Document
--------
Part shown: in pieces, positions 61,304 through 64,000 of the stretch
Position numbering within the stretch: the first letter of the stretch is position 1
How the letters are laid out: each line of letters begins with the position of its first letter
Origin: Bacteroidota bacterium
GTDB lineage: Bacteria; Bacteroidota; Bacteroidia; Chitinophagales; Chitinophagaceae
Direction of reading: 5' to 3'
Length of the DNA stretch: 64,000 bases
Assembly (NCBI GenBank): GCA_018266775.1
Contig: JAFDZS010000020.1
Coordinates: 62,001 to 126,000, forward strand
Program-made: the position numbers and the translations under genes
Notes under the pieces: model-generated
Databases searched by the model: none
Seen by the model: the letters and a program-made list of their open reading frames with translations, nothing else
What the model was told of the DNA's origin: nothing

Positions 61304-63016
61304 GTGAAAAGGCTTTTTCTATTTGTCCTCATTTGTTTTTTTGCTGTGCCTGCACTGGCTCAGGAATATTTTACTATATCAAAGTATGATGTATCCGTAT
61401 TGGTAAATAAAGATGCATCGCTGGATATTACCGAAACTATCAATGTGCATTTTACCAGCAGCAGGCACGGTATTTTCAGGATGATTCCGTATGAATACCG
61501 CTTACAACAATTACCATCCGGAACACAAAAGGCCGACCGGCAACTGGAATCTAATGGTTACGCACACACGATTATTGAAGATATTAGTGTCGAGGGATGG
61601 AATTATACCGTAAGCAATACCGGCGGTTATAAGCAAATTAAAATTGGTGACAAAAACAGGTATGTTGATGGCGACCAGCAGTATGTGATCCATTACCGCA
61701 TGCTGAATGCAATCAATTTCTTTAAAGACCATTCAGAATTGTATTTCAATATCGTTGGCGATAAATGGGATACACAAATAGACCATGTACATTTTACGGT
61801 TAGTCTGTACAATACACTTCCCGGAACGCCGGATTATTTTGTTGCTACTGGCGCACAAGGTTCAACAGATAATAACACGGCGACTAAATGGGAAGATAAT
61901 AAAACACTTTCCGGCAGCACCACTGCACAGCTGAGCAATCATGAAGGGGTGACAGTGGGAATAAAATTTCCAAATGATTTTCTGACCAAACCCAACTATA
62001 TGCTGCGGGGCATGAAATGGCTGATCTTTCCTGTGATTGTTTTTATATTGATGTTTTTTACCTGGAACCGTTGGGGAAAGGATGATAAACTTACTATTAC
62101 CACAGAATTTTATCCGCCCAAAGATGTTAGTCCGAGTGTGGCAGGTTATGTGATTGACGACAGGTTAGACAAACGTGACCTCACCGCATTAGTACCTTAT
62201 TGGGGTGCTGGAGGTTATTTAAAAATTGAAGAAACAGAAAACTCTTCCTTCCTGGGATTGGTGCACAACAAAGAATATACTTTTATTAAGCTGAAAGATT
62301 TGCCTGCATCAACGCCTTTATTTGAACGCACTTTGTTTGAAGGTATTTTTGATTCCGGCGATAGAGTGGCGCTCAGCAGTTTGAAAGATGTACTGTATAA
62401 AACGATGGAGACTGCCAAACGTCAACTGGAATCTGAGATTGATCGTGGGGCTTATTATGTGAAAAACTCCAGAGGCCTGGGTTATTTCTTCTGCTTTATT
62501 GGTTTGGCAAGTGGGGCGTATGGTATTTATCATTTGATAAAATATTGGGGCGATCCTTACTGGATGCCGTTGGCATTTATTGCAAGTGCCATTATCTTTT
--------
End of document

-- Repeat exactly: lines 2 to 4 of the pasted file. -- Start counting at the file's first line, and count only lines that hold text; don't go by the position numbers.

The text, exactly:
Position numbering within the stretch: the first letter of the stretch is position 1
How the letters are laid out: each line of letters begins with the position of its first letter
Origin: Bacteroidota bacterium